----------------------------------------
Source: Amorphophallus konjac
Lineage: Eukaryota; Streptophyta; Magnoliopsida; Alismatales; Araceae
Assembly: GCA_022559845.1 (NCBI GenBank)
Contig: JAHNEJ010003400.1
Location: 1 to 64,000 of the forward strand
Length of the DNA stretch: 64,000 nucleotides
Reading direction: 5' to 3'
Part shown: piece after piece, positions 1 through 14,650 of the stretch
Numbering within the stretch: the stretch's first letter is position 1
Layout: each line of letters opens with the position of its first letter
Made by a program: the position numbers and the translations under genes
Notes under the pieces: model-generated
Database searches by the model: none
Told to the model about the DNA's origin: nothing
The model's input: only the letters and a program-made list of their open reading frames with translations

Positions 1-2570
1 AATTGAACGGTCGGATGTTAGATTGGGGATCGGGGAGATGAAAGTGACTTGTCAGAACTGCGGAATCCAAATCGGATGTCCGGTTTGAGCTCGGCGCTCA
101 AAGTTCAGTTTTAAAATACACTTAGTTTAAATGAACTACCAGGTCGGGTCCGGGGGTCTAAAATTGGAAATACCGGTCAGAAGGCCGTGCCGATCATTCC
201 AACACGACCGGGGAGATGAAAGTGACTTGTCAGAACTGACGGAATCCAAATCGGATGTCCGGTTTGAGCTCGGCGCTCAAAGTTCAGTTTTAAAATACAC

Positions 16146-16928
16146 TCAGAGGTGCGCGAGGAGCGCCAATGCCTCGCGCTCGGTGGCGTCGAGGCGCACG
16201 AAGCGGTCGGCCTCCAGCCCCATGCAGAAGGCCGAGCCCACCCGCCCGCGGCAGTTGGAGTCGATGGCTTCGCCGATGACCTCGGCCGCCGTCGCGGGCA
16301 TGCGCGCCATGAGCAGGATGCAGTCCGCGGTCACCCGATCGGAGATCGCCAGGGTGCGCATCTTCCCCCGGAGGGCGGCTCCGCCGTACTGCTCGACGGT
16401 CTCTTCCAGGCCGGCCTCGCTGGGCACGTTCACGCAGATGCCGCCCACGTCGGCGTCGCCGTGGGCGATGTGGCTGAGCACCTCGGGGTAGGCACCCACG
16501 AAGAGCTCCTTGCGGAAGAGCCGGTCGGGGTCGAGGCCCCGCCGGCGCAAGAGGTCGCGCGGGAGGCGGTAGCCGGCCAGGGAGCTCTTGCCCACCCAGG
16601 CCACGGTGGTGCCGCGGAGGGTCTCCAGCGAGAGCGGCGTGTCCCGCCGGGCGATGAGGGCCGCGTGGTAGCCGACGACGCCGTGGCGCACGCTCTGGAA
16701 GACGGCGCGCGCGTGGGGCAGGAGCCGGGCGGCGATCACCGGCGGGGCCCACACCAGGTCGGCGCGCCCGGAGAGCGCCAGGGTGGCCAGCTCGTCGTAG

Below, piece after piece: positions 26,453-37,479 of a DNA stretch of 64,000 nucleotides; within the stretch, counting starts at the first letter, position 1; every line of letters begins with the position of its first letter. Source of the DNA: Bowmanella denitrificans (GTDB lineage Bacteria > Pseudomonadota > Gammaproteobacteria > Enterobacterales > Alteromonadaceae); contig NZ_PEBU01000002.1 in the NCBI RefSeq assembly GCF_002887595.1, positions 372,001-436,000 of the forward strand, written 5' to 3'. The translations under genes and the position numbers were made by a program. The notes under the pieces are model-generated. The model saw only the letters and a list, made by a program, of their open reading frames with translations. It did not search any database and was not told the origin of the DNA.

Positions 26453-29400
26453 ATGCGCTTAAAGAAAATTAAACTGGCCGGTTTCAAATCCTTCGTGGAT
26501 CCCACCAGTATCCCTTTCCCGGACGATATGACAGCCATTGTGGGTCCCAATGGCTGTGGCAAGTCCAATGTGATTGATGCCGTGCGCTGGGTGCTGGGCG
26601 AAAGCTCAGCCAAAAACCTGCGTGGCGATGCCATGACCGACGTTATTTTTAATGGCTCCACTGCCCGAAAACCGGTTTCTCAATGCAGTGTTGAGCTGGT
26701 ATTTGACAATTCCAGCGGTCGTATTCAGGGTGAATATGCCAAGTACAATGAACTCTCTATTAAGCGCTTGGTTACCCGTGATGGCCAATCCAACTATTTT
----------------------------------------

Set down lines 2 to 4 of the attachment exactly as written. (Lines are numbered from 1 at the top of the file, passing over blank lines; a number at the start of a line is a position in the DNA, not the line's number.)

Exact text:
Lineage: Eukaryota; Streptophyta; Magnoliopsida; Alismatales; Araceae
Assembly: GCA_022559845.1 (NCBI GenBank)
Contig: JAHNEJ010003400.1